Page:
CHESTERTOWN — War means something different to all people, but for local veterans Wayne T. Gilchrest and Henry “Emerson” Cotton, their time in the service was ultimately a positive one though paired with “tragedy and sadness,” as Gilchrest said.
Gilchrest, who is originally from New Jersey but moved to Kent County in 1979, served in the United States Marine Corps for four years, from 1964 to 1968 during the Vietnam War. Gilchrest is a decorated veteran who later served in Congress for 18 years.
Cotton, who grew up in Edesville and is a graduate of Garnett High School, served in the U.S. Army from Sept. 16, 1965 to Sept. 17, 1967. He was deployed to Vietnam on May 28, 1966.
Cotton said, for him, serving in the military meant fighting in two wars simultaneously.
“You are fighting two wars. You’ve got to be alert at all times. You’re fighting some of the folks who have an attitude or a judgment against different races of people,” Cotton said in a telephone interview Monday. “Going to Vietnam, you’re fighting the (Viet Cong), so you’ve got to be alert also.”
While he was deployed to Vietnam, Cotton said he was charged with managing fuel for helicopters and vehicles as well completing work like setting up pipelines.
“I always wanted to go into the military, into the Army, but I got drafted,” Cotton said. “As a little kid growing up, I always wanted to be a part of the Army.”
Cotton said when he was young, he saw men returning from war in their uniforms and idolized them. More important to him, Cotton said he saw his service as helping him mature “from a boy to a man” — it was a coming of age period in his life.
In a separate phone interview Monday, Gilchrest said that where he grew up in New Jersey, almost everyone in his neighborhood served in the military during World War II or in the Korean War.
“From the time I was very young, from both sides of the family to the neighbors, we heard these conversations about Iwo Jima and D-Day, (USS Belleau Wood), the Frozen Chosen, from Army, Navy, Marine Corps, Air Force,” Gilchrest said.
He said most of his peers’ trajectory after graduating from high school was to enroll in the military. Gilchrest’s father also served in the Navy during World War II as well as his uncles.
During the Vietnam War, Gilchrest said he had two brothers in the Navy and one in the Army. The three of them served in Vietnam together, though in different areas, and, he said, were able to see each other periodically. Gilchrest said his brother who was serving in the Navy visited him once near the Vietnamese Demilitarized Zone and helped him build sandbags.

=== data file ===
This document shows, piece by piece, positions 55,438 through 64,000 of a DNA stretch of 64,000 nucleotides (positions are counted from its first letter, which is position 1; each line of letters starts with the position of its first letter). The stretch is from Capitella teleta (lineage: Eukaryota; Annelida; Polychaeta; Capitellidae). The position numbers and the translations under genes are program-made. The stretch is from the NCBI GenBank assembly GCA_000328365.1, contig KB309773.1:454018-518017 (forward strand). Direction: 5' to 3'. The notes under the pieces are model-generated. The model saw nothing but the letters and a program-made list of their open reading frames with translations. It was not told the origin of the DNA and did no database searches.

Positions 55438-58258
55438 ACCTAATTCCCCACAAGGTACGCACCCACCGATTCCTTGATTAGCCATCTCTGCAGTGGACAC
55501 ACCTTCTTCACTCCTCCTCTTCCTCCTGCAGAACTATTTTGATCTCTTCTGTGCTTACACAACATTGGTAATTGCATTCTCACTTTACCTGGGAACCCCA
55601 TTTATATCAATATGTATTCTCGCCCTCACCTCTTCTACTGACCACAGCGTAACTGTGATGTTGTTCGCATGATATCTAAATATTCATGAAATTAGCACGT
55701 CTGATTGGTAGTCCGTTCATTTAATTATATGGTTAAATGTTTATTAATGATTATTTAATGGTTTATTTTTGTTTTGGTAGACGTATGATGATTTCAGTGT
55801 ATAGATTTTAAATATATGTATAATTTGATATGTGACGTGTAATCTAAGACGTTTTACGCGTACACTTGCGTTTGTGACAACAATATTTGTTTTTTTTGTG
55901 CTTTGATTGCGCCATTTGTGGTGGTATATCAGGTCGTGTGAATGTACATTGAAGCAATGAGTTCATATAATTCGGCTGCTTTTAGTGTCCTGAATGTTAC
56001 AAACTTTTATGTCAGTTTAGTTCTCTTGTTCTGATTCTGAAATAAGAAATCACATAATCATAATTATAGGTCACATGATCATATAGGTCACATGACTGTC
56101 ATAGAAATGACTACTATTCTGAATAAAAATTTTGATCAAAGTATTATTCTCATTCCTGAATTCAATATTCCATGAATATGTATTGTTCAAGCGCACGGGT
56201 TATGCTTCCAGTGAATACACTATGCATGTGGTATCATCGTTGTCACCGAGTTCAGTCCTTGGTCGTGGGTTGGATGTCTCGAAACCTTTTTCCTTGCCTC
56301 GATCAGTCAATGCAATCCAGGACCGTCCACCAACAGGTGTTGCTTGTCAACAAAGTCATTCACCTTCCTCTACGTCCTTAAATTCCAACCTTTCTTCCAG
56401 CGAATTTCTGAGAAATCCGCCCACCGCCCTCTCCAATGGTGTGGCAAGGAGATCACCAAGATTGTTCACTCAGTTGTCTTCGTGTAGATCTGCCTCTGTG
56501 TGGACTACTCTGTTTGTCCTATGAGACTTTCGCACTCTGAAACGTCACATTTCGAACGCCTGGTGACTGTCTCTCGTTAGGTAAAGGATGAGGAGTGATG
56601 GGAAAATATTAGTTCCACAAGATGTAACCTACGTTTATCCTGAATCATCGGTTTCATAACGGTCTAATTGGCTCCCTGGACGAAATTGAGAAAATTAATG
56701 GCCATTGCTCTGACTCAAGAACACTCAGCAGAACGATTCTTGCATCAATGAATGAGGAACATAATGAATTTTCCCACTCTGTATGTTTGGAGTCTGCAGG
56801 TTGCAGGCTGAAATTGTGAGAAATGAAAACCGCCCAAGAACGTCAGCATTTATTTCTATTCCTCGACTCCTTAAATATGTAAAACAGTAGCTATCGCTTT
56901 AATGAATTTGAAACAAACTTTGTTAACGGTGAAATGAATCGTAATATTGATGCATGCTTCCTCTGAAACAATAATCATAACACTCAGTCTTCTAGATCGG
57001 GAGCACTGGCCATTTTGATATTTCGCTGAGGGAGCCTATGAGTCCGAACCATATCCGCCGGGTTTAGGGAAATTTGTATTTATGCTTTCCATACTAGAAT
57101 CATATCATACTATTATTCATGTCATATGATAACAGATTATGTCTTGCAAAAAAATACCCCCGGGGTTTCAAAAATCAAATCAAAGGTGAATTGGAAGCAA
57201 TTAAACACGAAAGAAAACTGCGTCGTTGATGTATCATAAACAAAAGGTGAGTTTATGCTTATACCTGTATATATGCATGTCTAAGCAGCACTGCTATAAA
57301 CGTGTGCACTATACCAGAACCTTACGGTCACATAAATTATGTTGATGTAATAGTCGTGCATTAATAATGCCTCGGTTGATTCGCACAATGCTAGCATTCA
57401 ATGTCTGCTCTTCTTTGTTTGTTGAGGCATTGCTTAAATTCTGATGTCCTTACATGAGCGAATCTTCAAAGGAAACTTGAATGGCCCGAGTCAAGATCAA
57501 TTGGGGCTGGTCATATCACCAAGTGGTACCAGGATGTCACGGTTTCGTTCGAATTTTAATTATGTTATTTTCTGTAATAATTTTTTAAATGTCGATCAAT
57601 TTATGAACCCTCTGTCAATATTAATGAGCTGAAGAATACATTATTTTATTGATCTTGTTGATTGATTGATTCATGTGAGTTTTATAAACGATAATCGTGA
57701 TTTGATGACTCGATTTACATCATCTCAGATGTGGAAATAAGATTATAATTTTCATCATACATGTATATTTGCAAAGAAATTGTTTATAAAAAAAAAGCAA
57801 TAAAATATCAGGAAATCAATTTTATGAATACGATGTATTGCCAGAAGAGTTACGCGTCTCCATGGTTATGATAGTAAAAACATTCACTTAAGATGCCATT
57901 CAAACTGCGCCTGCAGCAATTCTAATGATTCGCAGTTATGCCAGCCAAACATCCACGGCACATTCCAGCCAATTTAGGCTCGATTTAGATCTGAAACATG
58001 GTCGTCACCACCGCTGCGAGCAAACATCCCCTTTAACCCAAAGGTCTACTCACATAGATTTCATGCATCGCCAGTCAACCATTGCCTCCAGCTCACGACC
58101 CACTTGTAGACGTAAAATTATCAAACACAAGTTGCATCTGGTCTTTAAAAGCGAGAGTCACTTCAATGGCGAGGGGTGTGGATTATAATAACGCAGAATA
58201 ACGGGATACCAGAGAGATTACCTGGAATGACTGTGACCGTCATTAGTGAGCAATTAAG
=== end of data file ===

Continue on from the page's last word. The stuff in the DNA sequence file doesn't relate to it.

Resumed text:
Gilchrest said his brother who served in the Army visited him on a hospital ship after he was wounded.
After returning home from Vietnam, Cotton said he found there to be a lack of support for veterans or jobs for people of color who had served.
“But the thing that puts salt in the wound, when I came home after I got discharged, after I went to apply for a G.I. loan for a house, I was turned down,” Cotton said.
Still, Cotton said his military service taught him skills that helped him later on in life and fine tune his sense of responsibility that he had learned growing up in Kent County.
Cotton said he did not go to work immediately after returning home saying “when you come out of a combat zone, you’re not the same person.”
“Flashbacks are worse than reality,” Cotton said.
In the workplace, Cotton said he often struggled with his bosses viewing him as being insubordinate because “the way I was approached, it was just instinct, not for me to retaliate, but to defend myself.”
Cotton said while he’s better now, the mindset he developed while serving is something that stuck with him: “I was there to survive.”
“In the combat situation, there’s no such thing as a front line. There’s enemies all around you, so you have to be alert to this,” Cotton said.
Despite the tragedy of war, Gilchrest said his service created a “deep appreciation that continues to this day for love and life.”
“Probably with the exception of all the tragedy and sadness we saw in Vietnam, I enjoyed my four years in the Marine Corps,” Gilchrest said. “If anything positive came out of Vietnam, it was — especially among the Marines that we served with — the only way for me to describe it is the integration of integrity. We had a very strong bond of trust.”
Gilchrest said he has kept in touch with a few of the people he served with though they are living across the country. In 2016, Gilchrest said they met up for the first time in Arizona.
“I want to thank everyone out there who appreciates America, veterans, non-veterans. One of the biggest patriots, love of country and of life, was my mother who wasn’t a veteran,” Gilchrest said. “There’s a lot of people out there who have done great things for the country, both veterans and non-veterans. Especially now.”